• Improvement of the efficiency of irrigation water use ;
• Improvement of agricultural yields, through improvement of agricultural inputs (certified seeds and fertilizers) ;
• Optimization of land resources ;
• Mobilization of non-conventional water ;
• Adaptation to climate change through the use of water economy technologies;
• Agricultural insurance against climatic hazards.

The Green Moroccan Plan (GMP), launched in 2008, is the governmental strategy which aims to stimulate the agricultural sector. It intends to reform agriculture and promote its integration in the international market, and heighten sustainable growth. The implementation of the GMP is based on two pillars and several cross cutting programs. The first pillar concerns the highly productive, intensive and market connected agriculture, and the second pillar concerns the strengthening of small holder farmers by promoting intensification of crops where appropriate, and the reconversion to more adapted crops with respect to ecological conditions and markets demand. The cross-cutting programs deal with water economy, land tenure, farmers organization, market access, free trade agreements in which Morocco is involved, and investment mobilization. In total, the GMP is made of 1500 projects requiring more than 10 billion USD for implementation until 2020.
Selected programs implemented by the GMP to improve productivity and food security under climate change are presented below:

The National Irrigation Water Saving Program
The National Irrigation Water Saving Program (PNEEI) is considered to be one of the main programs of the GMP, since still 77 percent of irrigated areas are surface irrigated (MAPM, 2012). The PNEEI aims at saving water irrigation through the conversion of surface irrigation to drip irrigation on nearly 550,000 ha towards 2020, with an investment of 4.5 billion USD. Up to 2012, 333,000 hectares have already been converted (MAPM, 2012) (Figure). It is expected that after completion of this program, Morocco will have 700,000 ha under the drip irrigation system. To promote water economy, the government is subsidizing the equipment of farms by drip irrigation and procurement of seeds and plants of adapted crops.

Trend of areas under drip irrigation in Morocco (MAPM, 2012)

Integration of Climate Change Measures to the GMP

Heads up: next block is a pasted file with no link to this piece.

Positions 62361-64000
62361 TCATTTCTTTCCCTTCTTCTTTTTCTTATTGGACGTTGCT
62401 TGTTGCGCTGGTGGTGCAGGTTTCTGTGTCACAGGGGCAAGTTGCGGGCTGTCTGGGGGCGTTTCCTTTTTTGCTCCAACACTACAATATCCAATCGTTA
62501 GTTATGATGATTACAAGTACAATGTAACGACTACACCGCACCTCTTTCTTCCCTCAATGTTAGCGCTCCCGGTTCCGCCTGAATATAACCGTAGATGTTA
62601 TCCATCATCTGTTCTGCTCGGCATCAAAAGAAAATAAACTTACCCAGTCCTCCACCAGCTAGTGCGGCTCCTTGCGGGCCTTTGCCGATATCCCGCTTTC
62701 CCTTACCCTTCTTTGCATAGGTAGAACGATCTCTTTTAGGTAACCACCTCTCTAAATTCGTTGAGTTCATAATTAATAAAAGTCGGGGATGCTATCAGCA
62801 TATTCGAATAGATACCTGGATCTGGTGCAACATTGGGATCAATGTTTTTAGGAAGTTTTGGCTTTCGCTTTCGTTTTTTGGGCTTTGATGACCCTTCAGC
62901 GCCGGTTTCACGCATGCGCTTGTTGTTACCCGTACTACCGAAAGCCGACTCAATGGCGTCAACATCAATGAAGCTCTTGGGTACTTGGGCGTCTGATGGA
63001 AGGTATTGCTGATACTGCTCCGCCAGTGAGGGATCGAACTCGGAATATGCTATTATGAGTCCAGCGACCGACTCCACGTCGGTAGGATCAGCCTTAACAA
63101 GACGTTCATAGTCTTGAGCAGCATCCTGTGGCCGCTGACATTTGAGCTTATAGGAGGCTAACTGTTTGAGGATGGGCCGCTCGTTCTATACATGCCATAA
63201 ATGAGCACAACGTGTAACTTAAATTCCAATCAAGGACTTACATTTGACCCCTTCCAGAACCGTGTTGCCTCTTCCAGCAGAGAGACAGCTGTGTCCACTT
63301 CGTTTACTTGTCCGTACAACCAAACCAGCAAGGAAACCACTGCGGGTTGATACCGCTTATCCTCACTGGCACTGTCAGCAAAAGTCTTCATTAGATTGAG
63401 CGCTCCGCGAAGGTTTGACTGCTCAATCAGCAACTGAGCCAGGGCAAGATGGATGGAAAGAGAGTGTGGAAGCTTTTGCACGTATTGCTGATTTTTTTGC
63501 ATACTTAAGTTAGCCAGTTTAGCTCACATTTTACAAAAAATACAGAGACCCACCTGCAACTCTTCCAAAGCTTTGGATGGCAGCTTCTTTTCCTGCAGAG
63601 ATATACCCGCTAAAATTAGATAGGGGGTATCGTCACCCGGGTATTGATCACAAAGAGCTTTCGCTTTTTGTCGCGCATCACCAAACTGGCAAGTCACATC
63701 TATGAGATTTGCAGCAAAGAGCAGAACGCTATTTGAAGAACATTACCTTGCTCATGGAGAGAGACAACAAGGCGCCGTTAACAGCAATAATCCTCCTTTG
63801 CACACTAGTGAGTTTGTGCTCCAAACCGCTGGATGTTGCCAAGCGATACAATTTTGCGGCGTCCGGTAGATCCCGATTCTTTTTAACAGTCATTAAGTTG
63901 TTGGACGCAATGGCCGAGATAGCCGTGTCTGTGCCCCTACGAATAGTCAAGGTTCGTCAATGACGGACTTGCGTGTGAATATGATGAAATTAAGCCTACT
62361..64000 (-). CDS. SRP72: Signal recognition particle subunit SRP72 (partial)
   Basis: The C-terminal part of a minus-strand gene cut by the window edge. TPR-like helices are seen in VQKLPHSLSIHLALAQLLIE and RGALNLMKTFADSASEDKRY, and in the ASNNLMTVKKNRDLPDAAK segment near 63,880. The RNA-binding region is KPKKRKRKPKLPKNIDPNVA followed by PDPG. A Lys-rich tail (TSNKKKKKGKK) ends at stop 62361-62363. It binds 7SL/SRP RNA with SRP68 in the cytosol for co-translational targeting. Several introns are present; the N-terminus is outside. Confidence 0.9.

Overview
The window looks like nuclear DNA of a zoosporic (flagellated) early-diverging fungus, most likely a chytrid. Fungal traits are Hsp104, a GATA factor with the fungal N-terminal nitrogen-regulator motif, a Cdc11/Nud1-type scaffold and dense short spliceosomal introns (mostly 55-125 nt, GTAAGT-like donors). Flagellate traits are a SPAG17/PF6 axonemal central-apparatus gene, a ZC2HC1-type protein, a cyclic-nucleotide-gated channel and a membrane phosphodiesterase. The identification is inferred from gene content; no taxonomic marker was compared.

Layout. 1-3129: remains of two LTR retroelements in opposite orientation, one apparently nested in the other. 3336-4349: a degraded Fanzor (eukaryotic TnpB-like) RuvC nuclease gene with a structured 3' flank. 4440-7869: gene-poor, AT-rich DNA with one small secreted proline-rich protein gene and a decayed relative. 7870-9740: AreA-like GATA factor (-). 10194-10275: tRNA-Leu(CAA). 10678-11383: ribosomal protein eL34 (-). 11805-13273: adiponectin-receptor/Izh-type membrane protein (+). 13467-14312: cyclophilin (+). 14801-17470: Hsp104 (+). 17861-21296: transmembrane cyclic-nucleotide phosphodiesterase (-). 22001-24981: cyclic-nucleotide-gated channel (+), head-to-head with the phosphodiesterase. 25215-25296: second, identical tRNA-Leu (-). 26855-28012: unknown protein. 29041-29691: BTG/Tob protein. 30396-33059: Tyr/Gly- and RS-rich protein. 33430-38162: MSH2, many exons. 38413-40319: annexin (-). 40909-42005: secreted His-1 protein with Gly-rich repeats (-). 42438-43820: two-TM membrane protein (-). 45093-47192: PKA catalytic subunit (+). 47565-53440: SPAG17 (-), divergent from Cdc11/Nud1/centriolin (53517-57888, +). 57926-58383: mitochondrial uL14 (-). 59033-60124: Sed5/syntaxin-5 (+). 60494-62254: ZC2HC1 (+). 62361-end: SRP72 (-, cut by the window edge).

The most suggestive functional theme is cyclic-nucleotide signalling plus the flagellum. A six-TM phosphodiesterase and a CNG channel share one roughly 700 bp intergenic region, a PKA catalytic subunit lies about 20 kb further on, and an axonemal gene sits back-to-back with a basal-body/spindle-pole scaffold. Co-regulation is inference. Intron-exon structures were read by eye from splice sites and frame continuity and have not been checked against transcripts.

Climate change will lead to decreasing agricultural yields for major crops and increasing variability of agricultural production. The GMP has launched many projects for adaptation to climate change. The project “Integrating Climate Change in the implementation of the ‘Plan Maroc Vert’”(PICCPMV) is an ongoing project (2011-2015), aimed at promoting adaptation to climate change in five regions of Morocco. The main technologies being adopted at large scale are the conservation agriculture system based on no till, the use of certified seeds of productive varieties tolerant to drought, and the adoption of crop rotation by farmers using pulses and/or oil seed crops after cereals. This program concerns 900 small farmers in these regions and was presented as a success story at the Conference of the Parties (COP 18) in Doha.

Reconversion of Cereals to Fruit Tree Program
The objective of this program is to convert 1.1 million ha of land cultivated by cereals in non-suitable areas to fruit trees, especially olive trees. Land suitability maps are used to select those areas to be reconverted. The program is implemented in arid and sloppy land to promote more soil and water conservation. Under this program small holder farmers are being organized into cooperatives and groups of economic interest to promote their connection and entry to the market and get the maximum from the added value of their products.

Agricultural Insurance
The “Climate casualty insurance” program, launched in 2011 by the Ministry of agriculture, came to replace the drought insurance program launched in 1996. It aims at protecting small farmers to climatic risks, in particular:
• Reducing weather risks to agriculture ;
• Promoting access to finance ;
• Promoting investment and increasing crop productivity ;
• Contributing to the development of modern agriculture with high added value ;
• Promoting solidarity and smallholder agriculture.
Prof. Mohamed Badraoui, is Director General of the Institut National de la Recherche Agronomique (INRA), Morocco.